Stossel: What's Wrong With Cameras in the Classroom

Oct. 17, 2003 -- Today, security cameras are all over the place — gas stations, ATMs, mini-marts, sporting events, on streets, and on the streets. There's little doubt that the cameras make life safer. They not only deter crime, but when there is crime, cameras can reveal who did it.

Watch John Stossel's full report on 20/20 tonight at 10 p.m.

Schools use them in hallways and cafeterias, but the Biloxi, Miss., school district has drawn attention to itself by becoming the first to put them in every classroom, too.

One school principal says the cameras make the school safer. "Just the idea that I might be watching acts as a deterrent to a lot of the kids," Principal Pamela Manners said.

Discipline problems are down in Manners' school and in other schools in the district. There are fewer fights, fewer disruptions, and more learning, say officials. Cameras in the hall were helpful, they say, but covering the classroom is better.

What do the kids think? None of the students we talked to said they minded the cameras, and many liked them, saying things like, kids don't cheat anymore, and they sleep less in class.

Some say the cameras make school safer. "I feel a lot more safe knowing that I don't have to worry about is there going to be a fight break out right next to me? Am I going to get hit?" one student said.

Big Brother in Biloxi?

So, it sounds like the cameras are good for everybody. But some people want the cameras out.

"Just having the cameras there 24 hours a day is saying, we don't trust you," said Jill Farrell, who represents the Conservative Free Congress Foundation, a conservative group that's concerned about privacy.

But we don't trust them, I told Farrell, they're kids.

Farrell said, "Good kids don't all need to be treated like criminals."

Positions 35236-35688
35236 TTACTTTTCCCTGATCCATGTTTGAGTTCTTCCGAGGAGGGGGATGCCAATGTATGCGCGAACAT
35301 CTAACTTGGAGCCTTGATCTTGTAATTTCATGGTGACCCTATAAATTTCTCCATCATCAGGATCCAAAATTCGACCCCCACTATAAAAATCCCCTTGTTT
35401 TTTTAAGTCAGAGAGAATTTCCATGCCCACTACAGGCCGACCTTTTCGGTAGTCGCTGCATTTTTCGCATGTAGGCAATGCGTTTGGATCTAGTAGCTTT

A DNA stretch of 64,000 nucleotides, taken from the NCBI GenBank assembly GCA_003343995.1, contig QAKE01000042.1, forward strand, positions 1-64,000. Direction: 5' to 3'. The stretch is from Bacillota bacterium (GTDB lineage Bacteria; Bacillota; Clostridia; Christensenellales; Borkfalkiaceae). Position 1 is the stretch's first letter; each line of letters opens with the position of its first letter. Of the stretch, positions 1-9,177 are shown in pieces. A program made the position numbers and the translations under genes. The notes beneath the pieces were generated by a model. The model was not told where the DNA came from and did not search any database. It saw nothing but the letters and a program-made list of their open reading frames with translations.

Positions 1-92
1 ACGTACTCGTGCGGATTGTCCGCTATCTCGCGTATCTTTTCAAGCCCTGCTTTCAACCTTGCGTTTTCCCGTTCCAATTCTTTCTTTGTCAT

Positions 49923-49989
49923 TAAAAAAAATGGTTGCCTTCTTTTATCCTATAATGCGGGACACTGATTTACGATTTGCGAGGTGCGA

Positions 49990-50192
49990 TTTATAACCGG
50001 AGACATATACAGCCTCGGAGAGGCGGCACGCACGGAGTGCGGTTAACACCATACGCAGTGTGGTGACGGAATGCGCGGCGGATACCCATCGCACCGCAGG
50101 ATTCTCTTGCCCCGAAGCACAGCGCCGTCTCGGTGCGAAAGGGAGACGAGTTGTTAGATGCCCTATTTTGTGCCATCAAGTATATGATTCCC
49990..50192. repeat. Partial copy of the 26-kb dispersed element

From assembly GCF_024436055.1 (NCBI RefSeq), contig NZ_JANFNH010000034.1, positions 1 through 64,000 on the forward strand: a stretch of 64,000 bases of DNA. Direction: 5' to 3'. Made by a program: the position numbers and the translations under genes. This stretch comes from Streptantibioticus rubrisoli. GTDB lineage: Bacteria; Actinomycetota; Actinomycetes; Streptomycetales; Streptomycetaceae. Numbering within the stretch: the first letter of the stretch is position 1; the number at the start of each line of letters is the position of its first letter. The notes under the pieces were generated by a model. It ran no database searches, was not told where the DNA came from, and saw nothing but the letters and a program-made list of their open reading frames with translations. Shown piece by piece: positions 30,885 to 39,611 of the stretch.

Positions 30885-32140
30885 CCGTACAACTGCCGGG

But I don't think having a camera in a classroom is treating a kid like a criminal.

Farrell calls the use of the cameras "rather Orwellian."

Maryann Gracyzk, president of the Mississippi American Federation of Teachers, also opposes the classroom cameras. She's afraid they could be used to watch and evaluate teachers. She says, "The teacher ought to be in charge and in control" and that cameras are "taking away the authority of the teacher in that classroom to deal with any problems that they may have in that classroom in a professional way."

But what if a school administrator wanted to check in on the classroom and make sure teachers were doing their jobs?

Gracyzk said the superintendent can go into the classroom personally and get a firsthand look at how things are going. With the cameras, Gracyzk said, "Automatically you're setting up a distrustful situation. You automatically assume that your teachers are not doing what they're supposed to be doing."

‘No Technology Better Than a Human Being’

I argued that districts should be able to experiment with new technologies.

Farrell said, "There's no better technology than a human being. Human beings can set an example or make an example of a badly behaved student. Cameras can't do that."

That may be. But come on, the principals say the cameras make it even safer. So do the students. Don't they get to make those decisions?

If the unions and the privacy police get to veto every new idea, good ideas will never be tried. America has real privacy concerns to worry about — identity theft, tiny spy cameras that are used in the most private areas without people even knowing. Those are threats. Cameras in classroom may be a good thing.

Give me a break.